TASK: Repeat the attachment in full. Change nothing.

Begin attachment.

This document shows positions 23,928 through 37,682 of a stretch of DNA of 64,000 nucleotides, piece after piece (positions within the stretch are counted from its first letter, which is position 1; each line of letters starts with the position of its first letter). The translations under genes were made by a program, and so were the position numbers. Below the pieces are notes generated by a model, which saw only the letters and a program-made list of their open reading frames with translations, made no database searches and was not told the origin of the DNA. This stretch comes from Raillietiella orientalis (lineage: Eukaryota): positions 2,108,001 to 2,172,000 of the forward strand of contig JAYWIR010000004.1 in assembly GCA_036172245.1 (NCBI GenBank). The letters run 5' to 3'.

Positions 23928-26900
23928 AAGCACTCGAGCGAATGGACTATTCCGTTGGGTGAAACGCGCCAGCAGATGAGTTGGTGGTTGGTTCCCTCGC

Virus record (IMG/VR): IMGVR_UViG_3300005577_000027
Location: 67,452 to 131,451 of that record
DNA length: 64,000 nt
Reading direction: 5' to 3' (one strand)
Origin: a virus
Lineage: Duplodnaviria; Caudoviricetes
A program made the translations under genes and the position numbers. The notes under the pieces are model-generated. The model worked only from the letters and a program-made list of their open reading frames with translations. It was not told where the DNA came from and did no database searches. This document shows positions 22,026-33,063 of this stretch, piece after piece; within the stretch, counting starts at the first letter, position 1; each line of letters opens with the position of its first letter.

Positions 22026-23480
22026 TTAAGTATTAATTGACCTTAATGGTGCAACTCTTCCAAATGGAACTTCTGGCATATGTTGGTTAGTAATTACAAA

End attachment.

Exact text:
This document shows positions 23,928 through 37,682 of a stretch of DNA of 64,000 nucleotides, piece after piece (positions within the stretch are counted from its first letter, which is position 1; each line of letters starts with the position of its first letter). The translations under genes were made by a program, and so were the position numbers. Below the pieces are notes generated by a model, which saw only the letters and a program-made list of their open reading frames with translations, made no database searches and was not told the origin of the DNA. This stretch comes from Raillietiella orientalis (lineage: Eukaryota): positions 2,108,001 to 2,172,000 of the forward strand of contig JAYWIR010000004.1 in assembly GCA_036172245.1 (NCBI GenBank). The letters run 5' to 3'.

Positions 23928-26900
23928 AAGCACTCGAGCGAATGGACTATTCCGTTGGGTGAAACGCGCCAGCAGATGAGTTGGTGGTTGGTTCCCTCGC

Virus record (IMG/VR): IMGVR_UViG_3300005577_000027
Location: 67,452 to 131,451 of that record
DNA length: 64,000 nt
Reading direction: 5' to 3' (one strand)
Origin: a virus
Lineage: Duplodnaviria; Caudoviricetes
A program made the translations under genes and the position numbers. The notes under the pieces are model-generated. The model worked only from the letters and a program-made list of their open reading frames with translations. It was not told where the DNA came from and did no database searches. This document shows positions 22,026-33,063 of this stretch, piece after piece; within the stretch, counting starts at the first letter, position 1; each line of letters opens with the position of its first letter.

Positions 22026-23480
22026 TTAAGTATTAATTGACCTTAATGGTGCAACTCTTCCAAATGGAACTTCTGGCATATGTTGGTTAGTAATTACAAA